Since the economic downturn, unemployment is reaching unprecedented levels. According to Eurostat, in July 2013, the unemployment rate in the EU was 11%, amounting to almost 27 million men and women unemployed. Furthermore, unemployment is hitting more severely some groups such as young people, migrants and people with lower skills. In July 2013, the youth unemployment rate in the EU was 23,4%. The Employment Pack, Towards a Job Rich Recovery launched in 04/2012 aims at addressing this challenge.
Furthermore, the economic crisis has had severe consequences increasing the level of poverty and social exclusion across the EU. In response to this challenge, in February 2013, the European Commission launched the
Social Investment Package for Growth and Cohesion (SIP). The SIP Communication urges Member States to pursue active policies prioritising social investment and the modernisation of their welfare states in order to address the unemployment, poverty and social exclusion challenges brought about by the economic crisis and the sustainability challenges posed by the ageing demographic trends.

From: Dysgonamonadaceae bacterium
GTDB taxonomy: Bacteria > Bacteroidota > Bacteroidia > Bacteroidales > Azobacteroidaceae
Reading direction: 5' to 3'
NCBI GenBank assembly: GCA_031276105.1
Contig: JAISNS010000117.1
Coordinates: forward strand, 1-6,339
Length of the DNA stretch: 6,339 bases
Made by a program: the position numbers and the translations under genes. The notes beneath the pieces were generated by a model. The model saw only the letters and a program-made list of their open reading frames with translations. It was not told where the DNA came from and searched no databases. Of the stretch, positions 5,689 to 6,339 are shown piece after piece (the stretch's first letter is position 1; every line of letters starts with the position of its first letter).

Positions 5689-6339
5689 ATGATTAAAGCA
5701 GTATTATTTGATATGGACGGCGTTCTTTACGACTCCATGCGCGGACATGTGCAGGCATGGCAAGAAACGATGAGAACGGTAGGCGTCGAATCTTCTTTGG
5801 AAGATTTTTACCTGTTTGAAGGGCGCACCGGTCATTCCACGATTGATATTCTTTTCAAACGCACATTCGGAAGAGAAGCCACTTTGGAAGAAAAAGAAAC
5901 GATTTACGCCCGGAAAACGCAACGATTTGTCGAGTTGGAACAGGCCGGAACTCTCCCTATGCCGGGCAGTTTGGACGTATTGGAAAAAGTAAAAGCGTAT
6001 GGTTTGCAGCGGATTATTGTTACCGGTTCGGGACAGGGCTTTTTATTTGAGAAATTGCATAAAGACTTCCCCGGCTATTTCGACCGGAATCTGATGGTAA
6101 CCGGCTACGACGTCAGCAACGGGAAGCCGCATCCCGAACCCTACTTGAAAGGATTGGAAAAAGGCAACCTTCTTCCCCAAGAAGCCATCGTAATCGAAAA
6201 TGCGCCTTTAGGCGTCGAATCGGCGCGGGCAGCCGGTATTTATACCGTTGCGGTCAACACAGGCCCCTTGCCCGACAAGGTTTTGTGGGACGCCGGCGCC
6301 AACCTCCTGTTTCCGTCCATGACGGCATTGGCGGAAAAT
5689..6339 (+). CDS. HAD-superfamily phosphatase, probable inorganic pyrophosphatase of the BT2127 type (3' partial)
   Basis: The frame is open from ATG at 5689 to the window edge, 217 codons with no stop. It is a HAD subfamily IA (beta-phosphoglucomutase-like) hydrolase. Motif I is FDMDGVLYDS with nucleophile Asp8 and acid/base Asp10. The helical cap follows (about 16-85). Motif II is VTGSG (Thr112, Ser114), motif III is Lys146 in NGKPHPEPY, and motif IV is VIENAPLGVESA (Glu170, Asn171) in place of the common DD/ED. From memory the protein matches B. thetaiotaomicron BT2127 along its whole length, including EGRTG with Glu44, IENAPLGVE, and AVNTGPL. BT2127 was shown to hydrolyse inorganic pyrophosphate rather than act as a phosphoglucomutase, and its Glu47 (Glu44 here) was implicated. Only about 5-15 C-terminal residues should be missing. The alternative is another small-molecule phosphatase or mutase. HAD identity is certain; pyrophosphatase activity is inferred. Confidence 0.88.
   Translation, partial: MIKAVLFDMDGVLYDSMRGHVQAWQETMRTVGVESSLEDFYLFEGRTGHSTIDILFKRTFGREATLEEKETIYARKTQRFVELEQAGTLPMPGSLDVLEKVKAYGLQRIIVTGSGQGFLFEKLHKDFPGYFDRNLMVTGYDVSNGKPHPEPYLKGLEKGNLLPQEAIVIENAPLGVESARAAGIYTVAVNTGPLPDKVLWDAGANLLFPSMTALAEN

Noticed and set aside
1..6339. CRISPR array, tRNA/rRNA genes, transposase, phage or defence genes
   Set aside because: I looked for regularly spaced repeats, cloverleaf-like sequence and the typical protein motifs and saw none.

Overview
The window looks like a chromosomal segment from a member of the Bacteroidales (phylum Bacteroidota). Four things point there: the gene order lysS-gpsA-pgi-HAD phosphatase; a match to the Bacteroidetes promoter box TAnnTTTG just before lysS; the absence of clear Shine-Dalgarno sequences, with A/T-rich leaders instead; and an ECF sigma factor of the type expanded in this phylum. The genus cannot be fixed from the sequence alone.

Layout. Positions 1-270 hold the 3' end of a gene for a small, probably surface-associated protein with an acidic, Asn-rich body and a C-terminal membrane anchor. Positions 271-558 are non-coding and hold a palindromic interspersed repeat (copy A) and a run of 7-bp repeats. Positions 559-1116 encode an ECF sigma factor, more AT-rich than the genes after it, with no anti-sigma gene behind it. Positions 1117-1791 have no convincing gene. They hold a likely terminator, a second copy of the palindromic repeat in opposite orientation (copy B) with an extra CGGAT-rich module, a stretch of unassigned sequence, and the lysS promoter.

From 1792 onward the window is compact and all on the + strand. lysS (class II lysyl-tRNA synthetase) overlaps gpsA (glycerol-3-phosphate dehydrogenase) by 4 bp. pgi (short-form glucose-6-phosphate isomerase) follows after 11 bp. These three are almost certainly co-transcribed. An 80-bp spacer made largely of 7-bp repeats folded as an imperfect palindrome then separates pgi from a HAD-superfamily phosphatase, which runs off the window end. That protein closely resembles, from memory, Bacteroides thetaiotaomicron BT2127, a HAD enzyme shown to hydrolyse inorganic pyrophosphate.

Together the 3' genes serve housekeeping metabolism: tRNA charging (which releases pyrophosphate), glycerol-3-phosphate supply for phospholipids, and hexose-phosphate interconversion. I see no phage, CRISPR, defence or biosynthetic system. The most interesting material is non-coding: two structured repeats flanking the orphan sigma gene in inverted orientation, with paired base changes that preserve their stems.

In this context, JRC research work focuses on providing scientific evidence and policy guidance about how ICT enabled interventions and innovations can support addressing the above challenges in the context of the EU policy framework, and measuring their contribution in socio-economic terms in achieving the policy objectives.
Employability and Employment
According to CEDEFOP, it is expected that 90% of jobs will require some sort of Information and Communication Technology (ICT) skills, and today a lack of labour supply with ICT skills is a challenge in Europe with 700,000 uncovered vacancies by 2015. Furthermore, together with increasing unemployment, the gaps between supply and demand of labour remain high, while at the same time, new forms of labour (crowdfunding, crowdsourcing, time banks, on-line volunteering) are emerging. The key challenges for research and policy are:
how to increase individuals (in particular young people´s) employability;
how to effectively address the supply-demand mismatch in Europe, and
how to provide adequate support to enterprises to allow them to cost-effectively recruit and select new candidates.
The JRC's research focus is on providing scientific and systematic theory and evidence about how ICT-enabled processes and tools can support in addressing the above challenges.
Project: The future of work
In the context of the European Employment strategy, the Agenda for New Skills and Jobs, the Grand Coalition for ICT Jobs, and specifically in its 2012 EMPLOYMENT PACK, the JRC is conducting research to inform policy makers on some of the new forms of work and pathways to employability mediated by the internet.